Jacob Helberg


Jacob Helberg is a senior adviser at the Stanford University Center on Geopolitics and Technology and an adjunct fellow at the Center for Strategic and International Studies (CSIS), where he is authoring a forthcoming book, Wires of War, on technology policy, China, and U.S. national security. The book is expected to be published in 2021.

Helberg is also co-chairing the Brookings Institution China Strategy Working Group, where is helping support and lead research efforts focused on China’s intentions, foreign policy, and what the right long-term U.S. strategy should be to meet the challenge. Helberg is also a co-chair of the Brookings Institution U.S.-France Working Group on China, focused on reinvigorating the transatlantic alliance and the bilateral U.S.-France relationship vis-à-vis the global advance of autocracy and the rise of China. He is a senior member of the National Security Action Network and a member of the Manufacturing Leadership Council at the National Association of Manufacturers.

From 2016 to 2020, Helberg led Google’s internal global product policy efforts to combat disinformation and foreign interference. As a policy adviser, Helberg led the implementation of Google’s most complex global news policy initiatives. These included the company’s global policy and enforcement processes against state-backed foreign interference, misinformation, and actors undermining election integrity.

Prior to joining Google, Jacob was a member of the founding team of GeoQuant, a geopolitical risk forecasting technology company backed by Swiss Re’s venture capital arm, one of the world’s largest reinsurers. Helberg graduated magna cum laude with a B.A. in international affairs from the George Washington University. During his time as an undergraduate, he helped launch a development program in Haiti in the aftermath of the 2010 earthquake, which received praise from officials from French Embassy in Washington, D.C., and the U.S. Department of State. Helberg spent a semester at Sciences Po Paris, a prestigious higher education institution and the alma mater of the last five French presidents, including President Macron. Helberg received his M.S. in cybersecurity risk and strategy from New York University.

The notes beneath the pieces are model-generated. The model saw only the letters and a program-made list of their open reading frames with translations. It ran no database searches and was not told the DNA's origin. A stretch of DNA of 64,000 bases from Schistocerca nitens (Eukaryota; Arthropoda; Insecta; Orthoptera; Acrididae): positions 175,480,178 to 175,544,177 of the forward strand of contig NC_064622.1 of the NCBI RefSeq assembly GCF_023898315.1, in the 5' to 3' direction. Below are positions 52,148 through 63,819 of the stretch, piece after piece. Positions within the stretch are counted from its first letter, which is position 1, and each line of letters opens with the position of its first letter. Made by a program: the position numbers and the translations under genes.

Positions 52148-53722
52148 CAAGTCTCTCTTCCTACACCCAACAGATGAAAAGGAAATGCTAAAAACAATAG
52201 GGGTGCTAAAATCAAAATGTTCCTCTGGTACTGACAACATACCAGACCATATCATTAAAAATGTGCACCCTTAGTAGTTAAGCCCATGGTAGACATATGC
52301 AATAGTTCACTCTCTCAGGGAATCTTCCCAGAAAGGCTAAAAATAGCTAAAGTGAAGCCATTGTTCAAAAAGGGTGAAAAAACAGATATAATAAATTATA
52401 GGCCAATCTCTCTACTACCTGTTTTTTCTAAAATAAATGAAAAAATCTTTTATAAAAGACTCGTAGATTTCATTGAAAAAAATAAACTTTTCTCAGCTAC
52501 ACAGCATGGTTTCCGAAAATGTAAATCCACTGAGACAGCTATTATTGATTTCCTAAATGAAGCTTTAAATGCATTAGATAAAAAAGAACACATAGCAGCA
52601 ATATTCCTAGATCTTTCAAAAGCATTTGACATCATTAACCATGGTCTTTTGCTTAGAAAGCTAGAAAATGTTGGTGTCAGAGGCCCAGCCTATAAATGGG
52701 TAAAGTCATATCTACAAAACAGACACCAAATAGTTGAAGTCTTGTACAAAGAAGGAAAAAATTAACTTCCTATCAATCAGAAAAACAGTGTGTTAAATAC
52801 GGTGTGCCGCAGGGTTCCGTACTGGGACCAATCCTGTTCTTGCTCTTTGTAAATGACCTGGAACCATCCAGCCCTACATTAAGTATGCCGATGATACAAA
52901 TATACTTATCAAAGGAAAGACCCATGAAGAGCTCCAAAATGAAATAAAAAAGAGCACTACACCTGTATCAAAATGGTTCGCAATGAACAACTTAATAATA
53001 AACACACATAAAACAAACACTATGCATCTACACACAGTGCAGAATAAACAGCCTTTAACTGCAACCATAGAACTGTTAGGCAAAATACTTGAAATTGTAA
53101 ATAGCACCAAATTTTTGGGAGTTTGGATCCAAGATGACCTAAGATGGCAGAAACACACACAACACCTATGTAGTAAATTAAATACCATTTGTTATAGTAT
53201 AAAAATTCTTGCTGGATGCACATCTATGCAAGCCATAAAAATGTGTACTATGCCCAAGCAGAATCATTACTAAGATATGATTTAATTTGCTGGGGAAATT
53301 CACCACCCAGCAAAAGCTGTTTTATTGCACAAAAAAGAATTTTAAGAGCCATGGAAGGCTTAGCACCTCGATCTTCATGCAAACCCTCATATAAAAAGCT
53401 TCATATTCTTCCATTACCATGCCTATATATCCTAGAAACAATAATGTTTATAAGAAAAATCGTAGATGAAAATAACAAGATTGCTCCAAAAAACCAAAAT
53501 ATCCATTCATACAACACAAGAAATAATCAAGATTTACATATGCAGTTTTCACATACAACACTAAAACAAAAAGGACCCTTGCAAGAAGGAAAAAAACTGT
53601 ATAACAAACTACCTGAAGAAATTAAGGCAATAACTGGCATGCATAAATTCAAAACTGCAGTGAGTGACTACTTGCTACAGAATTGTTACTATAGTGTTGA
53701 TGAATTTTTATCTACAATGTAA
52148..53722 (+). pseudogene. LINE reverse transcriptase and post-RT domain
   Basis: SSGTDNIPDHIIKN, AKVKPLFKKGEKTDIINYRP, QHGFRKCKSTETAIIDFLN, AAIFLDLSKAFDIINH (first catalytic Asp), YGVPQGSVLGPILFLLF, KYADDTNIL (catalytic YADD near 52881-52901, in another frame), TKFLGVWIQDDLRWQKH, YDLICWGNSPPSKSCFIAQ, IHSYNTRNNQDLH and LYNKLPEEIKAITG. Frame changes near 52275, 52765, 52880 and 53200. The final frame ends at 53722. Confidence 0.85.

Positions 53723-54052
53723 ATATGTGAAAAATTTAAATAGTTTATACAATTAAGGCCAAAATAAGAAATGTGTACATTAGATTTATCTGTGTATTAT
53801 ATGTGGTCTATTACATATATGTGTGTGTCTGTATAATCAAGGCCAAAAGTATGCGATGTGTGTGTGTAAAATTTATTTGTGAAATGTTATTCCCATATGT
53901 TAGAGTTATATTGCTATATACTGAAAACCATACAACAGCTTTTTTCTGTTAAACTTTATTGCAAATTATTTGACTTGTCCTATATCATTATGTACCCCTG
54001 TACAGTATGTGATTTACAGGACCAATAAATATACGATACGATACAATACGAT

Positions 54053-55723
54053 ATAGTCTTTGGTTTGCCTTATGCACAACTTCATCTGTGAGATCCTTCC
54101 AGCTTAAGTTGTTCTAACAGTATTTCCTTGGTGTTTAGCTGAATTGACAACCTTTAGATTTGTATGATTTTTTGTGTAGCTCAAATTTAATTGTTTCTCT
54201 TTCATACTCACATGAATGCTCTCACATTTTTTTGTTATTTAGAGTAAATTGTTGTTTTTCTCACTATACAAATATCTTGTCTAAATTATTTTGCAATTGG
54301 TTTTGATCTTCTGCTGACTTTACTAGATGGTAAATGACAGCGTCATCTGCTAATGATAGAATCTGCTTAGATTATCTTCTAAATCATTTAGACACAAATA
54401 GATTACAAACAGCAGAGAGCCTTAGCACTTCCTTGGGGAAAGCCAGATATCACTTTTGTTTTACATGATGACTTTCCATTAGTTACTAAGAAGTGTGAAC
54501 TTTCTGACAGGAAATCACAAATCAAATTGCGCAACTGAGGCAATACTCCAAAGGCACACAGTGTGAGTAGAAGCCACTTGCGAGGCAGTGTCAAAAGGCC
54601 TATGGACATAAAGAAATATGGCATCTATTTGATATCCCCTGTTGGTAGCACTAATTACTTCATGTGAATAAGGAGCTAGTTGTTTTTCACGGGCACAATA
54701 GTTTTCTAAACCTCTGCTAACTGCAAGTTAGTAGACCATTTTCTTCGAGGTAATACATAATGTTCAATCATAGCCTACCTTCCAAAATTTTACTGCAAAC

The Wires of War

An urgent and groundbreaking account of the high-stakes global cyberwar brewing between Western democracies and the autocracies of China and Russia—that could potentially crush democracy.

From 2016 to 2020, Jacob Helberg led Google’s internal global product policy efforts to combat disinformation and foreign interference. During this time, he found himself in the midst of what can only be described as a quickly escalating Cold War between democracy and autocracy.

Since the conflict takes place in the murky gray zone over trade routes and fiber optic lines, Helberg calls this developing tech-fueled battle a Gray War. On the front-end, we’re fighting to control the software—applications, news information, social media platforms, and more—of what we see on the screens of our computers, tablets and phones, a clash which started out primarily with Russia, but now increasingly includes China and Iran. Even more ominously, we’re also engaged in a hidden back-end battle—largely with China—to control the Internet’s hardware, which includes devices like cellular phones, satellites, fiber-optic cables, and 5G networks.

This Gray War will shape the world’s balance of power for the coming century as autocracies exploit 21st century methods to re-divide the world into 20th century-style spheres of influence. Helberg cautions that the spoils of this war are power over every meaningful aspect of our society, including our economy, our infrastructure, the screens we constantly consult for information and entertainment—and what news we deem as truth. Without a firm partnership with the government, Silicon Valley is unable to protect democracy from the autocrats looking to sabotage it from places like Beijing, Moscow, and Tehran. The stakes of the ongoing cyberwar are no less than our nation’s sovereignty and institutional agency, the freedom of our democratic allies, and even the ability of each of us to control our own fates, Helberg says. And time is running out.

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